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17:00 - 18:30 21 February 2013
What Place for the Referendum in the UK?
Archaeology Lecture Theatre |
31-34 Gordon Square | London | WC1H 0PY |
Admission: Free of charge
Ticketing: Pre-booking essential
Professor Vernon Bogdanor, Professor of Government at the Institute of Contemporary History, King's College London
The referendum is an instrument of popular sovereignty that political sovereignty derives from the people. It has been used on a small range of issues, primarily to secure legitimacy. In the 70s, it has been suggested, Edward Heath took the British establishment into Europe, but it was left to Harold Wilson to bring the British people. Today, the establishment continues to favour membership, the people do not. That is the basic case for an `in-out' referendum.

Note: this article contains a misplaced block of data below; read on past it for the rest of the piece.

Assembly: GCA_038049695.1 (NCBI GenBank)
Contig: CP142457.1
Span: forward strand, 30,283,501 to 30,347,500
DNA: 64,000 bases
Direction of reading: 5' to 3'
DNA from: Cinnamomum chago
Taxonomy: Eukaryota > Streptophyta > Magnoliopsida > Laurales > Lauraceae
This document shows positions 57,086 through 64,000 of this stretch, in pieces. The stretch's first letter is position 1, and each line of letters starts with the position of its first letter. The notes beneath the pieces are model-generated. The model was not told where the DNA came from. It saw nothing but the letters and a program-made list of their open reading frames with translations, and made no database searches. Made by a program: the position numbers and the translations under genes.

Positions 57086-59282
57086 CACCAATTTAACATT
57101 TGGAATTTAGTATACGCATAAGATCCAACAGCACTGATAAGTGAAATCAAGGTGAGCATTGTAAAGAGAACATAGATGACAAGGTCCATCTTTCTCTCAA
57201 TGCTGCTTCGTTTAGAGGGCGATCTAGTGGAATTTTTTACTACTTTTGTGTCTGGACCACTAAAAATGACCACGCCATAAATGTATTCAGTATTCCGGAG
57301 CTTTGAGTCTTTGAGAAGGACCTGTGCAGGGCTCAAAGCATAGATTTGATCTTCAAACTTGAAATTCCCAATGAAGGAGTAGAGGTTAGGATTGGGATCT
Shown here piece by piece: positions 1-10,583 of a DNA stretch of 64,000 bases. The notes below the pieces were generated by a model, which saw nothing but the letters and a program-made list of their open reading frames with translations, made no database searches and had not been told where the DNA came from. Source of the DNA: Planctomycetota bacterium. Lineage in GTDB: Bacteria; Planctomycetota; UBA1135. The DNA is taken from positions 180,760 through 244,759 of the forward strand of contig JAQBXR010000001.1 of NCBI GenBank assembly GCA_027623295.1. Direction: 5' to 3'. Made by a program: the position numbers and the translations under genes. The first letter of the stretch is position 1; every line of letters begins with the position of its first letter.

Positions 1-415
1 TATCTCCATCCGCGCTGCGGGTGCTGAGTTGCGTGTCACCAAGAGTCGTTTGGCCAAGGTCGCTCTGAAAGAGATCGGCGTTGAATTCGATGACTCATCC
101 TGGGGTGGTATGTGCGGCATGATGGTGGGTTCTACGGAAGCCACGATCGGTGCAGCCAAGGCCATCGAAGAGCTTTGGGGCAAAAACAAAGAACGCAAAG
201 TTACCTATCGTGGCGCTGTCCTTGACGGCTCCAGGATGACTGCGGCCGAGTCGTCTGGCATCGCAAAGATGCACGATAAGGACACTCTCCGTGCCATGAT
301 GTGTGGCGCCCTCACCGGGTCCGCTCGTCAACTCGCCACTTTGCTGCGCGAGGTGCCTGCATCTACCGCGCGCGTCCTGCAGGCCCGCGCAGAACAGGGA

One difficulty is that politicians and not by the voters make the decisions. In 2011, evidence indicated that the favoured option for most electoral reformers was proportional representation. In Scotland evidence indicates that further devolution is the favoured option. Both options were not on the ballot. On Europe, David Cameron proposes a referendum on renegotiated terms of membership, but evidence indicates people favour an in/out referendum.
02076794977 | Constitution@ucl.ac.uk
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